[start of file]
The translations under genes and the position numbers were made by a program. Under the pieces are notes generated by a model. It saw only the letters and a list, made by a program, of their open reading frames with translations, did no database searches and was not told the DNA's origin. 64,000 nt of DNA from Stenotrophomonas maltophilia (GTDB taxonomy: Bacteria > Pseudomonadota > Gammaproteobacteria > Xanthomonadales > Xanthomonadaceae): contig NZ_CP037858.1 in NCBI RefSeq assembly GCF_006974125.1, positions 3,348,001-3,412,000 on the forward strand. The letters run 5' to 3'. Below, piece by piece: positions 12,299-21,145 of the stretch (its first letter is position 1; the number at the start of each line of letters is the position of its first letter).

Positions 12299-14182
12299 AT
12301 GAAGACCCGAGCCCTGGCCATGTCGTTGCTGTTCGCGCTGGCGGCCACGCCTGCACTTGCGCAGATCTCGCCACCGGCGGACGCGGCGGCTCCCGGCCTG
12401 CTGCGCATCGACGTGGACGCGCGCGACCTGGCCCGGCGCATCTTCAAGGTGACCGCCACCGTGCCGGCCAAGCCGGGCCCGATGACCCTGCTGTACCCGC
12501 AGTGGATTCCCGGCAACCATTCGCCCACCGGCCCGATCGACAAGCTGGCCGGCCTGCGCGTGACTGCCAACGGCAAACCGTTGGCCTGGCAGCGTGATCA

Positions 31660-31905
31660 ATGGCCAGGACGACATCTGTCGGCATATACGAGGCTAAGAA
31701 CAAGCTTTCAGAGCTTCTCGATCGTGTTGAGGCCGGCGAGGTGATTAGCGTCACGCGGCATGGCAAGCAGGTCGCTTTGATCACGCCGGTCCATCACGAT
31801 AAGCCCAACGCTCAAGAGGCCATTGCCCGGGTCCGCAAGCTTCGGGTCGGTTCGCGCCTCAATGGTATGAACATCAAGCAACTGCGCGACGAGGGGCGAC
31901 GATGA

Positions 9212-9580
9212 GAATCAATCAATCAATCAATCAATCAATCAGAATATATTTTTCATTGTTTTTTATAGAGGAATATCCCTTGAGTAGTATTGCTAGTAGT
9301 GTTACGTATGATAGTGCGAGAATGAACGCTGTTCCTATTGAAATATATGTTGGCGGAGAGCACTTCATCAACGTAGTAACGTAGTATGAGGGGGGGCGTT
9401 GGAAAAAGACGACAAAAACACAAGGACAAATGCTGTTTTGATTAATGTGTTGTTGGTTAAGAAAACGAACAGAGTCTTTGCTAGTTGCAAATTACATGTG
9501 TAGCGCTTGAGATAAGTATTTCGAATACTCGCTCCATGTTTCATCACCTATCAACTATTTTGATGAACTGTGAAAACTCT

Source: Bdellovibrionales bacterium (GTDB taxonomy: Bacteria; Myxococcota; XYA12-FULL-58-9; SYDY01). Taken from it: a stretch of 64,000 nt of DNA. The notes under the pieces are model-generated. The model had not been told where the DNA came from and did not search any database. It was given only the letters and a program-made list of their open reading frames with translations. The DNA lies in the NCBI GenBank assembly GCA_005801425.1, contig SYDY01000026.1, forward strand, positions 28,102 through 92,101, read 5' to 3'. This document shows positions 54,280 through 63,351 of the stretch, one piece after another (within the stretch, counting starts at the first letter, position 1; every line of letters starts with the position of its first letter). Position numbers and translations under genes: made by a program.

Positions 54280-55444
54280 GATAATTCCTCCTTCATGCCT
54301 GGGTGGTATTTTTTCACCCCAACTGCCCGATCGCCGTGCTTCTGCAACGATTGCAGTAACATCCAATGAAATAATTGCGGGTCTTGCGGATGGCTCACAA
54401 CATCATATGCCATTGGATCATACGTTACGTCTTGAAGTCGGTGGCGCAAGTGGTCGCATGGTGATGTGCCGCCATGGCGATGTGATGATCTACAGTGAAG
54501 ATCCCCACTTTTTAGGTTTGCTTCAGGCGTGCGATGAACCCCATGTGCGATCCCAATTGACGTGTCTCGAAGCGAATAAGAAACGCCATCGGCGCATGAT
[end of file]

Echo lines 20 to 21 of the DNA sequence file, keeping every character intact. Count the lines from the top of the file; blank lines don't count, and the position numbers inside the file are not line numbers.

54301 GGGTGGTATTTTTTCACCCCAACTGCCCGATCGCCGTGCTTCTGCAACGATTGCAGTAACATCCAATGAAATAATTGCGGGTCTTGCGGATGGCTCACAA
54401 CATCATATGCCATTGGATCATACGTTACGTCTTGAAGTCGGTGGCGCAAGTGGTCGCATGGTGATGTGCCGCCATGGCGATGTGATGATCTACAGTGAAG